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Ottawa area athletes compete in the Olympics and empty spots at vaccination clinics: Five stories to watch this week – CTV Edmonton

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OTTAWA —
Empty appointment slots at Ottawa’s COVID-19 vaccine clinics, council prepares for a summer break and Ottawa athletes set to take on the world at the Summer Olympics in Tokyo.

CTVNewsOttawa.ca looks at five stories to watch this week.

WATCHING THE COVID-19 CASE NUMBERS

All eyes will be on the COVID-19 case numbers this week, following a slight uptick in new cases in Ottawa over the weekend and the move to Step 3.

Ottawa Public Health reported five new cases of COVID-19 on Saturday and seven on Sunday, the highest one-day increases in new cases in over a week.

There have been zero patients in Ottawa hospitals with COVID-19 for the last four days, and ICUs remain empty.

In a special statement on Wednesday, associate medical officer of health Dr. Brent Moloughney said Ottawa Public Health is keeping an eye on hospitalizations as a key measure of whether the virus is reaching more vulnerable populations.

“We will continue to monitor the impact of each step we take which might give COVID-19 more opportunity to spread,” said Moloughney. “We know the Delta variant is more transmissible and is giving rise to resurgences in other countries despite high levels of immunization.”

Chief Medical Officer of Health Dr. Kieran Moore said last week that he “absolutely” expects to see a rise in COVID-19 cases starting in September.

EMPTY APPOINTMENTS AT OTTAWA’S VACCINATION CLINICS

The city of Ottawa is considering winding down some operations at COVID-19 vaccination clinics, as hundreds of appointment slots sit empty every day and vaccination rates increase.

As of Friday, 82 per cent of Ottawa residents 12 and older had received at least one dose of the vaccine, while 60 per cent are fully vaccinated.

The city of Ottawa is now accepting walk-ins for first and second doses at community clinics each day due to appointments not being booked in advance.

On Saturday, there were 3,067 appointments available for drop-ins, while on Sunday there were 4,116 walk-in appointments available at city clinics.

General manager of emergency and protective services Anthony Di Monte said last week that, “We’re trying to balance to not diminish capacity so that people have easy access to the site, but we are starting to see at some sites that there are certain hours that are not as busy.”

The Ontario government has said Ontario will remain in Step 3 for at least 21 days and until 80 per cent of the eligible population aged 12 and older has received one dose of a COVID-19 vaccine and 75 per cent have received their second, with no public health unit having less than 70 per cent their eligible population aged 12 and over fully vaccinated.

FINAL COUNCIL MEETING BEFORE SUMMER VACATION

Ottawa City Council will meet Wednesday before a bit of a summer break.

The agenda includes the proposed 2022 budget directions, which recommends a three per cent property tax increase and a three per cent hike in the Ottawa Police Service Budget.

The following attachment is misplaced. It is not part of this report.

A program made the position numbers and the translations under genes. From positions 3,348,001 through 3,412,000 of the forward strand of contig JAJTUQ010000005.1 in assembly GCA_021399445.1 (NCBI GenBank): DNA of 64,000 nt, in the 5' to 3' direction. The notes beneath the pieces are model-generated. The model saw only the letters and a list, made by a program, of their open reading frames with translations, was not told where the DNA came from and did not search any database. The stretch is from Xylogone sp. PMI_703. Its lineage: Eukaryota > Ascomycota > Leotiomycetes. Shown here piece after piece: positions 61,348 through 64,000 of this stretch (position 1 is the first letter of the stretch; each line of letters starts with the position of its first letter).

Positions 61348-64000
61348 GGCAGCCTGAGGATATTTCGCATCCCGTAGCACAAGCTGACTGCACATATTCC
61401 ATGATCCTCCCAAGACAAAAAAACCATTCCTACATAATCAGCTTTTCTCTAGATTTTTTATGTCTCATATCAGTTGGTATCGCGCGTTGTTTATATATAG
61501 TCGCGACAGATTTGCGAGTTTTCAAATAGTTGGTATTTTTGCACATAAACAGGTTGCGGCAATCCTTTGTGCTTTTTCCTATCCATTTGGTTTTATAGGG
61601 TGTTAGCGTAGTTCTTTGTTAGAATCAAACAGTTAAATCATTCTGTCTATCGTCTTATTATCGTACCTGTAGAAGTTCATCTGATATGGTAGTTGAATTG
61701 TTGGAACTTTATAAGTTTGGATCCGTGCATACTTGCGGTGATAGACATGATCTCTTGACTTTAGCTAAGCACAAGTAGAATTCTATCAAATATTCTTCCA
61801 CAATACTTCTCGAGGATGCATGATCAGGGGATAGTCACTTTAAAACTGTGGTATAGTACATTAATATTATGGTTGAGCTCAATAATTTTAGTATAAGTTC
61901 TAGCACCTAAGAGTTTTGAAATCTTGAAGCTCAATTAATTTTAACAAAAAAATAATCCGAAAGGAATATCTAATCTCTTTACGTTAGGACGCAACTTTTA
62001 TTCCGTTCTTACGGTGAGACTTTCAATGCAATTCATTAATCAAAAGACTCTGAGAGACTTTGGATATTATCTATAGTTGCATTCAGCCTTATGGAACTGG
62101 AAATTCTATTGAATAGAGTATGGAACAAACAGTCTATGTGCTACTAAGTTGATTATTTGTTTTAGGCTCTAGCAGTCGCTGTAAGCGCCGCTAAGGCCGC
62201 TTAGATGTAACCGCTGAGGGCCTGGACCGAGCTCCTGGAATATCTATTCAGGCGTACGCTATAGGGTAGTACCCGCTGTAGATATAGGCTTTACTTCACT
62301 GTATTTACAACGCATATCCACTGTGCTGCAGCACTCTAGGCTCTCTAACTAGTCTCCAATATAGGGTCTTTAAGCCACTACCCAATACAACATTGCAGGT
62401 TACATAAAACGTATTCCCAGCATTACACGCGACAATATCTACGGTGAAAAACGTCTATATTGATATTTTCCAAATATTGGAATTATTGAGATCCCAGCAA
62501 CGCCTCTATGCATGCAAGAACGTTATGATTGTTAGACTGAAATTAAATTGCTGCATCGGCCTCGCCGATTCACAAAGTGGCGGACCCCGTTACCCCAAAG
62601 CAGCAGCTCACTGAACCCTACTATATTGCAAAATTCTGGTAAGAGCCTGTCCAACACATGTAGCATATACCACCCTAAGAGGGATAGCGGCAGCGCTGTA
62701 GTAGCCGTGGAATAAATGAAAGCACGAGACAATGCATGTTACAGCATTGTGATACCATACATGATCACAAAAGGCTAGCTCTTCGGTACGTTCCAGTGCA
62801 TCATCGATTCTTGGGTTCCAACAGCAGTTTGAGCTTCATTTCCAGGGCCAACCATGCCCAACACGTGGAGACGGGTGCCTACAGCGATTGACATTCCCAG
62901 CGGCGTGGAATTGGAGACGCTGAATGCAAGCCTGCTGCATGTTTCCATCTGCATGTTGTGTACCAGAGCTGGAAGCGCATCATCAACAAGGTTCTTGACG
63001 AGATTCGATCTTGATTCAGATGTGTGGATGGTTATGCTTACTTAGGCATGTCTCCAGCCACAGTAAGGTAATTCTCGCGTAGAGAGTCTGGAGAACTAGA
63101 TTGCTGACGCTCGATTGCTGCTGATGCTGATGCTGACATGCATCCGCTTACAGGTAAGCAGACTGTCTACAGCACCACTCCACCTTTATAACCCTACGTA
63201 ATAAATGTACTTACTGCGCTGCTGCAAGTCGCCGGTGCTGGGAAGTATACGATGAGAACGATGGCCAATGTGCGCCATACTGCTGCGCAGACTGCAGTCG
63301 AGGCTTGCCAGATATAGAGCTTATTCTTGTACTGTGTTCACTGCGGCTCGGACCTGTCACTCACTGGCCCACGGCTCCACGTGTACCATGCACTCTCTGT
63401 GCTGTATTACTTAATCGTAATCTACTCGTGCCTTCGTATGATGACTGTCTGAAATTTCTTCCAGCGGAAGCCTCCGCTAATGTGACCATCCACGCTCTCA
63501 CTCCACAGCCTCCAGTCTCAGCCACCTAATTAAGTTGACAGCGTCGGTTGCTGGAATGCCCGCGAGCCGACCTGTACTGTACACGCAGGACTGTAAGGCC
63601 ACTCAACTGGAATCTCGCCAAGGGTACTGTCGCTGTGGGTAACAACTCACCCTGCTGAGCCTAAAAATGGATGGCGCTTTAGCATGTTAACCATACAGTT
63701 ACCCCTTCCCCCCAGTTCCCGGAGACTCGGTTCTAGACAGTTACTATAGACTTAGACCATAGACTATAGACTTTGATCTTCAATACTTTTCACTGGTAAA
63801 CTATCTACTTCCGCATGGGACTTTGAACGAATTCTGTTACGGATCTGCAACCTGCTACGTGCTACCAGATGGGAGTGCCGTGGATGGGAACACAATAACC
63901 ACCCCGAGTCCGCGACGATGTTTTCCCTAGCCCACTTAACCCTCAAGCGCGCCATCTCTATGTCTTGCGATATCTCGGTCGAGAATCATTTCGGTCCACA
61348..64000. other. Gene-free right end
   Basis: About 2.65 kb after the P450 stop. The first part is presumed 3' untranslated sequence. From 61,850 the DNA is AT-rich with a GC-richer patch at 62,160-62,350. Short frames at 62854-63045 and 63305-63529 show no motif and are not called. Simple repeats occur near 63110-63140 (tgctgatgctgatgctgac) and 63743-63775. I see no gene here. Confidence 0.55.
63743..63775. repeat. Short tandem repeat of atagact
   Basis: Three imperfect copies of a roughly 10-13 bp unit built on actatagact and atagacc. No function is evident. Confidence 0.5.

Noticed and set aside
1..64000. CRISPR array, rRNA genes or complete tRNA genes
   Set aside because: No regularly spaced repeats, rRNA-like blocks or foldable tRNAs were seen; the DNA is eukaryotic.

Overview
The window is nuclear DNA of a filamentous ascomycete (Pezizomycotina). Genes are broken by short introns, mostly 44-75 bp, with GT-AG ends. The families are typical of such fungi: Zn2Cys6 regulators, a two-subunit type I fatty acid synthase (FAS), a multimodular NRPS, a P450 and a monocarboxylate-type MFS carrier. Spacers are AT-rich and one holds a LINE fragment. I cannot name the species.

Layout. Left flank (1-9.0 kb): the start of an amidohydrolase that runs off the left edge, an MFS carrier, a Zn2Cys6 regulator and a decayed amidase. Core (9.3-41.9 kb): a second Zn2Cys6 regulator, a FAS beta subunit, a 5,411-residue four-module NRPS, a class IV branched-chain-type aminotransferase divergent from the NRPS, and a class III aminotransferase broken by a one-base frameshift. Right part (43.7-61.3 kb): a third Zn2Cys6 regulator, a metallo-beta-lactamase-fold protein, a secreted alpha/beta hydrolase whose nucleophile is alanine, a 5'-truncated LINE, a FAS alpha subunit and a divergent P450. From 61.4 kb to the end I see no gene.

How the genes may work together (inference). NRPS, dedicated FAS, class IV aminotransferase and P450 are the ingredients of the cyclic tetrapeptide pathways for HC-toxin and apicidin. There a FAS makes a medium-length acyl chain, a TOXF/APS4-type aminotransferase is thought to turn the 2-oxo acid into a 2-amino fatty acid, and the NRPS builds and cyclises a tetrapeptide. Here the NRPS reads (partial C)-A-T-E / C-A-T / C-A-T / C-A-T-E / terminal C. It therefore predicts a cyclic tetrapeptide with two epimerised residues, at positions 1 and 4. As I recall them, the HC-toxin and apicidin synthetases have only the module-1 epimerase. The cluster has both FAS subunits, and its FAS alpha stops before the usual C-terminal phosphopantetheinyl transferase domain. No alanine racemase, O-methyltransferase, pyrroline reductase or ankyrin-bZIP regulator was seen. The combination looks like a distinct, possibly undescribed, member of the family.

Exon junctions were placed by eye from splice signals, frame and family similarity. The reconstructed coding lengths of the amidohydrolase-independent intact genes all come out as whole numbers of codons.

Council will also discuss the “Lansdowne Park Partnership: Path to sustainability and next steps”, which recommends tearing down the north side stands and the Arena at TD Place and building new facilities. The cost of the project is not yet known.

Coun. Catherine McKenney will introduce a motion calling on the federal government to address the opioid crisis, including through decriminalization and the provision of a safe drug supply.

Council will also vote for the new chair of the Planning Committee following Jan Harder’s resignation. Coun. Glen Gower, Jeff Leiper and Scott Moffatt have put their names forward to serve as chair of the committee.

OTTAWA POLICE BUDGET DEBATE

The Ottawa Police Services Board finance and audit committee will discuss the 2022 budget consultation process during a meeting on Tuesday.

Staff have been preparing three options for the 2022 budget: a zero per cent increase in funding, a 1.5 per cent increase in funding and a three per cent increase in funding.

City staff have proposed a three per cent increase in funding for the Ottawa Police Service in the 2022 budget, which would provide an additional $13.5 million in funding for police.

Dozens of speakers called on the finance and economic development committee to reject the three per cent increase in funding for Ottawa Police in 2022.

“The police services board made a commitment in the fall of 2020 to make its best efforts to reduce and freeze the OPS budget at 2021 levels in 2022,” said Diane Deans, chair of the Ottawa Police Services Board. “The board has been working hard to achieve this goal and I can say that we are committed to making our best effort to reduce the OPS budget ask this year.”

Ottawa Police

SUMMER OLYMPICS IN TOKYO

Thirty-five athletes from Ottawa, eastern Ontario and western Quebec will represent Ottawa at the Olympic Games in Tokyo.

The COVID-19 delayed games kick off on Friday.

Local athletes competing at the Summer Games include defending Olympic gold medallist Erica Wiebe of Stittsville in wrestling, Brooke Henderson of Smiths Falls in golf, Melissa Bishop-Nriagu of Eganville in the 800 metres, cyclist Michael Woods of Ottawa and Aaliyah Edwards of Kingston on the women’s basketball team.

Brooke Henderson

EVENTS HAPPENING IN OTTAWA

Monday

Grocery Heroes Day

Tuesday

Ottawa Police Services Board finance and audit committee meeting – 10 a.m.

Wednesday

Ottawa City Council meeting – 10 a.m.

The Diefenbunker: Canada’s Cold War Museum reopens

Friday

Beyond Van Gogh exhibition opens at Lansdowne Park